Lady Louise Windsor (right) in the Kumiko Iris Silk Dress

Seasonal style

Picking the right outfit for summer socials

Fashion

This article is taken from the July 2024 issue of The Critic. To get the full magazine why not subscribe? Right now we’re offering five issues for just £10.


Age. it does things to you. One minute, one has no idea what “the season” is, reserving summer for sex and sleep. The next, one is hobbing one’s nob off with the rest of the ton at flower shows, picnics purporting to be country-house opera, and wedding after interminable wedding.

From the seventeenth century onwards, landowning clans left their country piles in late spring to amuse themselves while their menfolk festered about Parliament. Think parties and picnics, bashes and balls, sporting, gardening and “artistic” events (term used necessarily loosely). Between the end of Easter until no later than August 12th, anyone who was anyone could be found doing everything; then headed north to kill stuff.

Balzac’s 1837 novel, La Muse du département, features a scathing account of this brief spell in which aristocratic Britain set itself at play:

London is the capital of shops and of speculation, the government is made there. The aristocracy inscribes itself there only during sixty days, it there takes its orders, it inspects the government kitchen, it passes in review its daughters to marry, and equipages to sell, it says good-day and goes away promptly; it is so little amusing that it supports itself only for the few days called the season. 

Many of us still can’t take much of it. Habits began to change after the First World War, when aristocratic families gave their great London houses the shove, meaning the focus fell on public events such as Henley and the Royal Academy Summer Exhibition. 

A century on, it has become customary to refer to the “new” season, incorporating not merely Ascot’s regulation skirt lengths, but the grubby sequins and painted faces of more tree- hugging gatherings. Witness Mark Carney, then Governor of the Bank of England, donning a glitter tattoo for Wilderness in 2016. Tatler includes August’s piss-drenched Notting Hill Carnival. After which the season staggers into autumn: the motors and retro rig-outs of September’s Goodwood Revival, and freezing at Frieze London come October.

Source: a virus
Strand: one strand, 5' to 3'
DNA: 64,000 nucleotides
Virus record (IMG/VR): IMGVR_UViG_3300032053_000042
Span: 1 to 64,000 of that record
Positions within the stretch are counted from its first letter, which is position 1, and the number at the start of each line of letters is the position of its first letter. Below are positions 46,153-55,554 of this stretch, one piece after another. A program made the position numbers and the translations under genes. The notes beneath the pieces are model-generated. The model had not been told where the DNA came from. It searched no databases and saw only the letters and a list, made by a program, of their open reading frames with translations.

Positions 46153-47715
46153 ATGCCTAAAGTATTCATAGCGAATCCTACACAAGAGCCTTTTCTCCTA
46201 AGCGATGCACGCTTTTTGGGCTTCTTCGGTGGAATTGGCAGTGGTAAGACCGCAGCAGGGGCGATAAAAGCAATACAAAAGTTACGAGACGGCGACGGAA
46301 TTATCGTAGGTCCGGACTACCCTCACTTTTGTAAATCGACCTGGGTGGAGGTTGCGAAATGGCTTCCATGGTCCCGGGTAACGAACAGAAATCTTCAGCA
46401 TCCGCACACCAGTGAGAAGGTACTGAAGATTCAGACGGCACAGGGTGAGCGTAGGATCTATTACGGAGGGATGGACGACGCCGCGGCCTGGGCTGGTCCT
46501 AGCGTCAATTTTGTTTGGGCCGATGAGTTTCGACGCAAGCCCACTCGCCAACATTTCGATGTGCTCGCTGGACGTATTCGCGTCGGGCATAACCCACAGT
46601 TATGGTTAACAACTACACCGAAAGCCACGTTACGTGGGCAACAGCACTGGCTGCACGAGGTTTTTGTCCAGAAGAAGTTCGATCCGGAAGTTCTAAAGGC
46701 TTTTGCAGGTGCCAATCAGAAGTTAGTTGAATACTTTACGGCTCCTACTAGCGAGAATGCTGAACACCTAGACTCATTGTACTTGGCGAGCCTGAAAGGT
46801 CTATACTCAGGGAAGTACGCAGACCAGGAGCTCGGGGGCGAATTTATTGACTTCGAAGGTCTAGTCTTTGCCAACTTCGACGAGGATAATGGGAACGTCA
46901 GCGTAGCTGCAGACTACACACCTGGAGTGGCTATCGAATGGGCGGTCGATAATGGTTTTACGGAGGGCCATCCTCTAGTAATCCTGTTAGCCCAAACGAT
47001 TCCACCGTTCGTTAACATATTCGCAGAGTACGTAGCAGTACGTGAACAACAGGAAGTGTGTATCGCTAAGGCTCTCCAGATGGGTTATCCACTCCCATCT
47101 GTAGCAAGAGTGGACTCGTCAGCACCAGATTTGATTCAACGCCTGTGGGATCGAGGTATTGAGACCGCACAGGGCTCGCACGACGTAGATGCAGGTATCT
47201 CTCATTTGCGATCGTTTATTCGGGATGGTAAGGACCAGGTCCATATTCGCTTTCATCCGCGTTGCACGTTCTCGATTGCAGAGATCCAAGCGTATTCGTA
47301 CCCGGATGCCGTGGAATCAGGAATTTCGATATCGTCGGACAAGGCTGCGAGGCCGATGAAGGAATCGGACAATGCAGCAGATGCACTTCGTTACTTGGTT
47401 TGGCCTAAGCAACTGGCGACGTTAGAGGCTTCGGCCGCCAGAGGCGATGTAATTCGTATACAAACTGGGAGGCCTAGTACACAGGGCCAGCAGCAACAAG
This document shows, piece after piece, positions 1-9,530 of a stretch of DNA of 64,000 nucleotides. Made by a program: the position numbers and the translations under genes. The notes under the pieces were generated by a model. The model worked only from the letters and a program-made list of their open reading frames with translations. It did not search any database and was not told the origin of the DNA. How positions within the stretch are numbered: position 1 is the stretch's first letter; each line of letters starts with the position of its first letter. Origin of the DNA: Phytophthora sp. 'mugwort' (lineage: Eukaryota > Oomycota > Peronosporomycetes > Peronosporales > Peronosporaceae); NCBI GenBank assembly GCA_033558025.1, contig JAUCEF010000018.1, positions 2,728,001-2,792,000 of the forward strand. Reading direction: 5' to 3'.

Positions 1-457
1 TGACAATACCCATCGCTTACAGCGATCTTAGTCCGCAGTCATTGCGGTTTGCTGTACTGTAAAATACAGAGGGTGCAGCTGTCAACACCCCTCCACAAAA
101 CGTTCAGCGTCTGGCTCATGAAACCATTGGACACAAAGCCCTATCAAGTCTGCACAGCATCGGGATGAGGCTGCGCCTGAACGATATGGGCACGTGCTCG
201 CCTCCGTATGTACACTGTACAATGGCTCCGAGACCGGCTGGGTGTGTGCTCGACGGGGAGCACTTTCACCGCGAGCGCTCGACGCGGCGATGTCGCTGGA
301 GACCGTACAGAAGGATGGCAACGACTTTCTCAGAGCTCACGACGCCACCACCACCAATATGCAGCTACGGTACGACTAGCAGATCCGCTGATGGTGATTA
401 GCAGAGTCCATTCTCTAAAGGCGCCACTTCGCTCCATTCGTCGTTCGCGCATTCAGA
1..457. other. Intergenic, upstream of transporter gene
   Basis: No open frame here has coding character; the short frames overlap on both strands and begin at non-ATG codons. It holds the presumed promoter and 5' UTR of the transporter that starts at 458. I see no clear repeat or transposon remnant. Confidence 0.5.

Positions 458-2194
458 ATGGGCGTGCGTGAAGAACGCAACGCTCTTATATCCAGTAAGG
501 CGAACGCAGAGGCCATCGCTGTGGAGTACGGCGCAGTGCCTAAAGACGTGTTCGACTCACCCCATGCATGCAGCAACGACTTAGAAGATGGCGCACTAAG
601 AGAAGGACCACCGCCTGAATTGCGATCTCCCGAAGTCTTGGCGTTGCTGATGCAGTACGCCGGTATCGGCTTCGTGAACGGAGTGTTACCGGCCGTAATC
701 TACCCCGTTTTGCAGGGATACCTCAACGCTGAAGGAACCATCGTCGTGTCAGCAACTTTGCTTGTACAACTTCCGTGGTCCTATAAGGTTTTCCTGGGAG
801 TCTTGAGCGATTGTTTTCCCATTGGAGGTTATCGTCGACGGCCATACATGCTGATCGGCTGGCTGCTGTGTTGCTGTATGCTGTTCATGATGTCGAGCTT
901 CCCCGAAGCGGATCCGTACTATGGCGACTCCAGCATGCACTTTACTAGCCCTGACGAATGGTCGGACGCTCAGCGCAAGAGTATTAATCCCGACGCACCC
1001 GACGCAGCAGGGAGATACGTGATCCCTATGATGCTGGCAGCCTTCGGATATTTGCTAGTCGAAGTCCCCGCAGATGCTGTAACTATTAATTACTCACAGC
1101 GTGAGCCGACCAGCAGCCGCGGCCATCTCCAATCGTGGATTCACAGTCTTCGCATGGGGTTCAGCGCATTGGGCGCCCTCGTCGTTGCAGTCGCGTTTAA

For those who worry about this sort of thing — and, really, isn’t that all of us, vaguely? — this has made the issue of how to dress ever more unfathomable. How can one bask cool, correct and protected on lawns so muddy they resemble the Somme, marquees that turn glacial as day gives way to night? The festive season yields a weight of options for what is really just lunch plus a couple of drunken brawls. Yet, when it comes to summer, sartorially we prefer to look the other way for something that drags on for months.

Metallic Madrid Coat Dress

Had I the means, I would seek out a Suzannah confection, created by luxury dress designer Suzannah Crabb, who supplies bluebloods with their garb for such occasions. I first spotted her artistry on professional Diana bridesmaid India Hicks, sporting an exquisitely-tailored, icy metallic Madrid Coat Dress (£2,590, suzannah.com) to commentate on the Coronation for the Beeb. Man, it was terrific — with a sexy-demure vibe that spelled total scene- stealing. 

Edward’s daughter, Lady Louise Windsor, sported another Suzannah showstopper, the picture-pretty Kumiko Iris Silk Dress (£1,290). While Sophie, Duchess of Edinburgh, was resplendent in an embroidered couture gown by Suzannah’s Atelier at 3-4 Berkeley Mews. (Check out the atelier collection online and expire with joy.) The dresses have a vintage sensibility without being cartoonish, the cuts sharp, fabrics sublime.

Crabb concurs that the season is experiencing a post-pandemic blow-up: “It has definitely been growing year-on-year. This summer, we’re selling a lot of architectural silhouettes, skirt suits and yellow. There has been a definite shift to larger, wide-brimmed hats. Our best-seller has been a super-large Audrey Hepburn style, featuring a huge bow (£925).” 

For race days with decorous dash, K-Midd and the York sisters live for a spot of Beulah, founded by Lady Natasha Rufus Isaacs and Lavinia Brennan in 2010. Get garden-party ready in the frilled, lilac Christina (£795), or modernise with the multi-rose or cobalt Ahana (£795). I want in. Alas, I am a Suzannah siren/Beulah bitch on a Ghost budget, and that on sale. 

Ghost apart, my bargain-seeking has also fallen upon Karen Millen’s occasion wear. The Tailored Jacquard Spot Pencil Dress (£229, karenmillen.com) for the gee-gees perhaps, or Mirrored Baroque Woven Midi Dress (£161.85) to hear Stephen Barlow conduct Katya at Grange Park? Reductions are frequently applied, while some of its hats can also prove winning. The trick is to wear this as if it’s not Karen Millen: nothing provincial nightclub about your footwear.

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